Space Banter kills posts for no reason. I ask why but they are too inconsiderate to even reply. So it is again.
MCG +08-11-002/PGC 017558 is a galaxy in northern Auriga on the eastern edge of the Milky Way so rather obscured that is about 250 million light-years distant. Without good photometric data on the stars even eXcalibrator had little to go on for removing the reddening of the dust. I sort of adjusted until the quantity of red and blue stars seemed about right. The galaxy is still quite red. More on that in a bit.
NED lists it simply as a spiral and a LIRG (Luminous Infra Red Galaxy). I'd say it is a very disrupted spiral. While LIRG aren't necessarily red many are. What the LIRG label often means is the galaxy has lots of dust warmed by starburst level activity hidden behind the warm dust. In this galaxy the activity is thought to be the result of the merger of two galaxies in the recent past. The resulting mess has a diameter of about 60 million light-years with hints of faint plumes (I need a lot more time to verify these) that may extend about twice this distance.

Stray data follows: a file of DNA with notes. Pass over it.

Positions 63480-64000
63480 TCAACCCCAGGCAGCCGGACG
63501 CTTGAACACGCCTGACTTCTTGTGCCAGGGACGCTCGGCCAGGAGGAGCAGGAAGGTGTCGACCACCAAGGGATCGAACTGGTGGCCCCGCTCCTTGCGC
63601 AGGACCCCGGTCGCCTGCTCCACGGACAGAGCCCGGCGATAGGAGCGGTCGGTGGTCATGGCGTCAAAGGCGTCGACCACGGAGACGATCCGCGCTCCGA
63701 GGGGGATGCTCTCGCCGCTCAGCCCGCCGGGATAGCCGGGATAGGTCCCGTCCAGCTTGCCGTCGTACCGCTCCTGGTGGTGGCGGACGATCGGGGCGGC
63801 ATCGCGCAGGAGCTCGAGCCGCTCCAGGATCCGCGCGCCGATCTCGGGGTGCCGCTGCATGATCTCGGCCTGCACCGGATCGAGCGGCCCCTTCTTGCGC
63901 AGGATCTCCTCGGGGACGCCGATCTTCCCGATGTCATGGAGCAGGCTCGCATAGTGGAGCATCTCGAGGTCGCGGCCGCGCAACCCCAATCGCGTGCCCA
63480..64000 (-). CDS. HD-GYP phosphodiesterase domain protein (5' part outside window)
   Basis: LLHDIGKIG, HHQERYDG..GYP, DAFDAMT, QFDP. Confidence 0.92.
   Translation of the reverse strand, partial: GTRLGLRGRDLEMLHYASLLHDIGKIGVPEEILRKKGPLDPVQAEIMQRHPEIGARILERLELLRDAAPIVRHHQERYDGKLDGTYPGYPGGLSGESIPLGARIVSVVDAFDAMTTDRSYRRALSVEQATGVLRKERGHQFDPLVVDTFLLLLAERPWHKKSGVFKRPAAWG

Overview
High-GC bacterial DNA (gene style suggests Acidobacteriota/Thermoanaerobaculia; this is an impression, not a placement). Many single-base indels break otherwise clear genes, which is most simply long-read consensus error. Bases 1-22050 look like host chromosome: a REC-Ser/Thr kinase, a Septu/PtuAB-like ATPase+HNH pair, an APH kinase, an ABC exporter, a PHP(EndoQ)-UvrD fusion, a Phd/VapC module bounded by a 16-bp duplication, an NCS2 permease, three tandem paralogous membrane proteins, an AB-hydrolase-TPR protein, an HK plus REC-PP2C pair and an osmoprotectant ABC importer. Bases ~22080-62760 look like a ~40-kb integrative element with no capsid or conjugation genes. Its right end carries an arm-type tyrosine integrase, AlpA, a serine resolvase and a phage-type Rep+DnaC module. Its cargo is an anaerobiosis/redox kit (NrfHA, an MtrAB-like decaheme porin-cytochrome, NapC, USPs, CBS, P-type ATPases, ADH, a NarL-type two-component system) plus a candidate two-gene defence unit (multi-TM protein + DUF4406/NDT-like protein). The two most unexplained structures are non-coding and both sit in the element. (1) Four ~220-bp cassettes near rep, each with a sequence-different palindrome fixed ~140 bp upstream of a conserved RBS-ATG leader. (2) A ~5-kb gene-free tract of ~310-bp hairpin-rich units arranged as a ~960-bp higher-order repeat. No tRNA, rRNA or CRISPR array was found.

I've included an HST image of the galaxy rotated to match my north up orientation and about the image scale of my 0.67" per pixel cropped image. This shows the added resolution obtained by working outside our distorting atmosphere. The article it was taken from with the full resolution HST image with north to the left is at: http://www.spacetele...ges/heic0810bl/
. The HST image isn't as reddened as mine. This is likely due to their choice of filters in that they used a photometric deep blue filter 435nm and an Infrared I band filter (814nm) and averaged the two to make a pseudo green.
Being in the Zone of Avoidance NED had no distance data on any other galaxy in the field so no annotated image was prepared.
14" LX200R @ f/10, L=4x10' RGB=2x10', STL-11000XM, Paramount ME